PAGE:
Last week, I explained that I’m going to Scotland for very important reasons. You know, things like acquiring a castle, finding dragons, locating Narnia, procuring the services of a brownie, and watching sheep frolick in the heather. I will definitely be making the most of my time there. What better reasons do I need?
Okay, fine, so I might work on a degree while I’m at it… If you must know, I did apply to the University of Edinburgh to earn a degree in Celtic studies (clearly, brownies, castles, Narnia, and dragons are closely related, so I feel justified in those extracurricular pursuits). If you want, I can even tell you what this degree of mine is going to focus on. Actually, since this is my post, I can do what I want, right? My post, my rules. You have no choice in the matter! Hahaha!
Is anyone still reading?
Well, never mind that. I have things to say. My degree is officially called an MSc by Research in Celtic Languages and Literature. Basically, I get to spend my days reading stories about Celtic heroes and writing a paper about my own particular interests in the Celtic field.
I chose the Celtic Otherworld. With my general obsession regarding portals to Narnia and finding magical creatures, it’s probably not that surprising that I want to study the underlying inspiration for magical worlds in English literature.
Most of you have probably read a novel or two that have characters who are transported to other worlds. It might be a doorway, an incantation in an old book, a mysterious cave, or a ride on a big pink pegasus who sings showtunes (don’t ask – I haven’t read that one either, but I might have to write the story now…).
The fact is, in western literature, the idea of entering a magical land owes its existence and inspiring details to the Celts. If you look at other major mythologies, such as the Norse or Greek myths, magical otherworlds don’t exist. There is only one plane of existence. For the Norse culture, that plane of existence includes divided realms, but those realms are all connected by the great tree Yggdrasil. You can go from one to the next with the right knowledge and power. There’s nothing “out of this world” about it, merely “out of this circle.”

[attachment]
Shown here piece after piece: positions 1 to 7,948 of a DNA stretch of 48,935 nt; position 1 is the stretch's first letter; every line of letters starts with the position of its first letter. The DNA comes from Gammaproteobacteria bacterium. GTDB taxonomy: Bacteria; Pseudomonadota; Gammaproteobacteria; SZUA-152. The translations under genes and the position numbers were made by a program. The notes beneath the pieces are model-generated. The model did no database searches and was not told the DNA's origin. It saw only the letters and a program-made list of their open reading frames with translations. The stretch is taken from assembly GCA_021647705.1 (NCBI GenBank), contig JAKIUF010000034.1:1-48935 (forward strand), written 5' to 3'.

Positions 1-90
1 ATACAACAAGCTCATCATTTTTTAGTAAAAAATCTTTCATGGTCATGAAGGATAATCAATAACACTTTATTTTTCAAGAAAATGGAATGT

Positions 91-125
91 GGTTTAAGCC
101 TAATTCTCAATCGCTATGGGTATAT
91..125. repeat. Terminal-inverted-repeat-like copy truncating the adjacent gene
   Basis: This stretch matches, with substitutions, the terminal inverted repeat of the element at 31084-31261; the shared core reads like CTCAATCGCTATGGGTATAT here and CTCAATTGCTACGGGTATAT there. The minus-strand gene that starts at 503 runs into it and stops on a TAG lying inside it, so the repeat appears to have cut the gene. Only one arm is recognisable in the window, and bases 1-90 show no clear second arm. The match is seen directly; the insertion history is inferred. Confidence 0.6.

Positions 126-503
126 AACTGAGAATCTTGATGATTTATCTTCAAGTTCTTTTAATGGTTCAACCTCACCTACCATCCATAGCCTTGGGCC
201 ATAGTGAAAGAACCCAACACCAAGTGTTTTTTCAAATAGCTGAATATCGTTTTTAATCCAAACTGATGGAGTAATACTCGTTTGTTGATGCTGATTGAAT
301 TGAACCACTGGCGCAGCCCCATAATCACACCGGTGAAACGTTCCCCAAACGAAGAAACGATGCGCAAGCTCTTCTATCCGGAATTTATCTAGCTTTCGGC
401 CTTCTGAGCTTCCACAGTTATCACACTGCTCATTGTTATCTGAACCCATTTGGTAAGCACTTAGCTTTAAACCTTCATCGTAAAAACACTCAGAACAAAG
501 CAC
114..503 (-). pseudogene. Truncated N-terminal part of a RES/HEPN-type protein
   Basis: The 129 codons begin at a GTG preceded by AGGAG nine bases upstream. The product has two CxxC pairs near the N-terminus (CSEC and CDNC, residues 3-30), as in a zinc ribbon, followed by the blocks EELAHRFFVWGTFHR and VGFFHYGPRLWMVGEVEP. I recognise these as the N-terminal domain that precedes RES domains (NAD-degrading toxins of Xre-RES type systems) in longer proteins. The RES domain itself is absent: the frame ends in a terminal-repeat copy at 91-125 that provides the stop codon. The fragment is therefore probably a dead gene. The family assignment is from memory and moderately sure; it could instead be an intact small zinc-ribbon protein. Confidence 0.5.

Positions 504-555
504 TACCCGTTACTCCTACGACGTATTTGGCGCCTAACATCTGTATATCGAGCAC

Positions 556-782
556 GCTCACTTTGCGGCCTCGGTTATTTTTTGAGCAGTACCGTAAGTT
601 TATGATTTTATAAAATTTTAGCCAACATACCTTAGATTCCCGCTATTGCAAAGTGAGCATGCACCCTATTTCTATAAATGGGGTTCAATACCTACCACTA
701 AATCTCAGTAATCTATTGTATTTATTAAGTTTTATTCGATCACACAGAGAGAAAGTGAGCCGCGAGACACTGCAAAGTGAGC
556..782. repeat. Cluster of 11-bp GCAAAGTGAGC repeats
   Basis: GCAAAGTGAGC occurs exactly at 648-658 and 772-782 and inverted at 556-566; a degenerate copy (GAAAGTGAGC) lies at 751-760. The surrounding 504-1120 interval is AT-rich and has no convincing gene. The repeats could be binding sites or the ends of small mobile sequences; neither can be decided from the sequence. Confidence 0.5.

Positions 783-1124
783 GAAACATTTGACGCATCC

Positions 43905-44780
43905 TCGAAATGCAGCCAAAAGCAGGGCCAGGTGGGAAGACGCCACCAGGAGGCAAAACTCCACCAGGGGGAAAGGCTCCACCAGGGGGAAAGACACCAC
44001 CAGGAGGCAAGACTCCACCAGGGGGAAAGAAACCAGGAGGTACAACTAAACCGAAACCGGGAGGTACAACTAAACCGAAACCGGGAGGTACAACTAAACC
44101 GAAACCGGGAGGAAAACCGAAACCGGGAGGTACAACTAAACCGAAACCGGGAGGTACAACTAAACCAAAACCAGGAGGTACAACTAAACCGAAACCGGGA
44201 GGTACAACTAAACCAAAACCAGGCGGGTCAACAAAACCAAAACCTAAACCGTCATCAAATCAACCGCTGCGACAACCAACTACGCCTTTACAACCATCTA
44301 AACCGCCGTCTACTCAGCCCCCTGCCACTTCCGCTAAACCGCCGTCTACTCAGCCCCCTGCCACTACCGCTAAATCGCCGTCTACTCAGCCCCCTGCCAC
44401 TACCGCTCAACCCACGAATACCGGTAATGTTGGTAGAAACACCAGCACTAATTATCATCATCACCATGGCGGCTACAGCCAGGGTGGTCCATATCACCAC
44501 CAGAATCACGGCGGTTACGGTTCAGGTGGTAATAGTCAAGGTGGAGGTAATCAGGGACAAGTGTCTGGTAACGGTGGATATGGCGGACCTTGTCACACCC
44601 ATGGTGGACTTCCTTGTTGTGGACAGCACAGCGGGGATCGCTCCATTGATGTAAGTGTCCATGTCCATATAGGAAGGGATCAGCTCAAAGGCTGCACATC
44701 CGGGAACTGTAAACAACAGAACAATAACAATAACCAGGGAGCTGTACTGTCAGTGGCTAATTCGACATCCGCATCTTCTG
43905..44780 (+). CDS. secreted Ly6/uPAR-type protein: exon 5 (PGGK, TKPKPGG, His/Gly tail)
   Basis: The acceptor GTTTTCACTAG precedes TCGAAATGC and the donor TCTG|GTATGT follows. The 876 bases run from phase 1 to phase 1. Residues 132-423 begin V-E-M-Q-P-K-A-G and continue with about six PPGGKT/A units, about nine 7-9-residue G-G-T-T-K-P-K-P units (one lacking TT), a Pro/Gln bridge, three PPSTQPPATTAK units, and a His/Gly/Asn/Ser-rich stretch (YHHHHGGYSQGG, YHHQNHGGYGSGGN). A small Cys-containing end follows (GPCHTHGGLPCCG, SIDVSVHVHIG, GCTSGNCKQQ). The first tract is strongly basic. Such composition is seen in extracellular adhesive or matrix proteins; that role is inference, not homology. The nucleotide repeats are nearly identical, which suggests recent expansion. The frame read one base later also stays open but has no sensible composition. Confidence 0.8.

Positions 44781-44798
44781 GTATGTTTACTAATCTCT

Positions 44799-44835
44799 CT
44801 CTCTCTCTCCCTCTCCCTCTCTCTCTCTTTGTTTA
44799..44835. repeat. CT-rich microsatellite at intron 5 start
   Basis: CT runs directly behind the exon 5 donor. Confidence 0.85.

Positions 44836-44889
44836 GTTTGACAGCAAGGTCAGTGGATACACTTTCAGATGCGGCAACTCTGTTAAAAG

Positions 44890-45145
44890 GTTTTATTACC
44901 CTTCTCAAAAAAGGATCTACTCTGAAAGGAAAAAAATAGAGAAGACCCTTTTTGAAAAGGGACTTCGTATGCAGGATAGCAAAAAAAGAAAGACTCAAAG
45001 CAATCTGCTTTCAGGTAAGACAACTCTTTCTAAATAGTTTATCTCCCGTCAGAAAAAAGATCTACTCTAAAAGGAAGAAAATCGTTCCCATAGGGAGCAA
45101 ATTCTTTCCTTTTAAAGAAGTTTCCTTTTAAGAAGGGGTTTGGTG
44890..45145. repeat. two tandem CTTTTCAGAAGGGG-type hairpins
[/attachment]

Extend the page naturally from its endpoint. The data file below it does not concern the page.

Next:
For the Greeks, our world exists along with the divine realm of Olympus and the dark realm of Hades, the underworld. Again, they are connected and can be reached through physical journeys on the right roads.
No such divisions exist for the Celts. Trying to uncover the magic of the Celtic religion is tricky because they didn’t write anything down. However, bits of pieces of old religion can be pieced together through archaeology and later texts penned by Christian monks in the medieval period. What seems to exist are parallel worlds. Like a Celtic knot, the worlds of magic and mundane are intertwined, distinct and connected at the same time.
For the Celts, it is possible to pass into a forest and simulatoneously pass into Faerie. The forest can be just a forest or it can be a portal. At the right time for the right person, it is a portal. Tomorrow for someone else, it is just a forest. Time and space fluctuate and the Otherworld connects and disconnects with this world, every so often allowing someone to pass through and experience Faerie.
So, when we read those books about magical worlds, our immediate acceptance of the general storyline is rooted in Celtic myth and a mindset that allows for other worlds that can somehow be reached from our own. Any other literary heritage in western civilization might include magic, but not those portals to supernatural places not physically distant, but in another dimension entirely.
So why am I going to Scotland (besides the brownies and dragons and castles and Narnia wardrobe and the sheep/heather/frolicking)? I’m going to write a paper about the Otherworld, where it came from, what we know about the core Celtic beliefs, and how it made its way into English literature and the books that we know and read and love today.
But mostly for the dragons.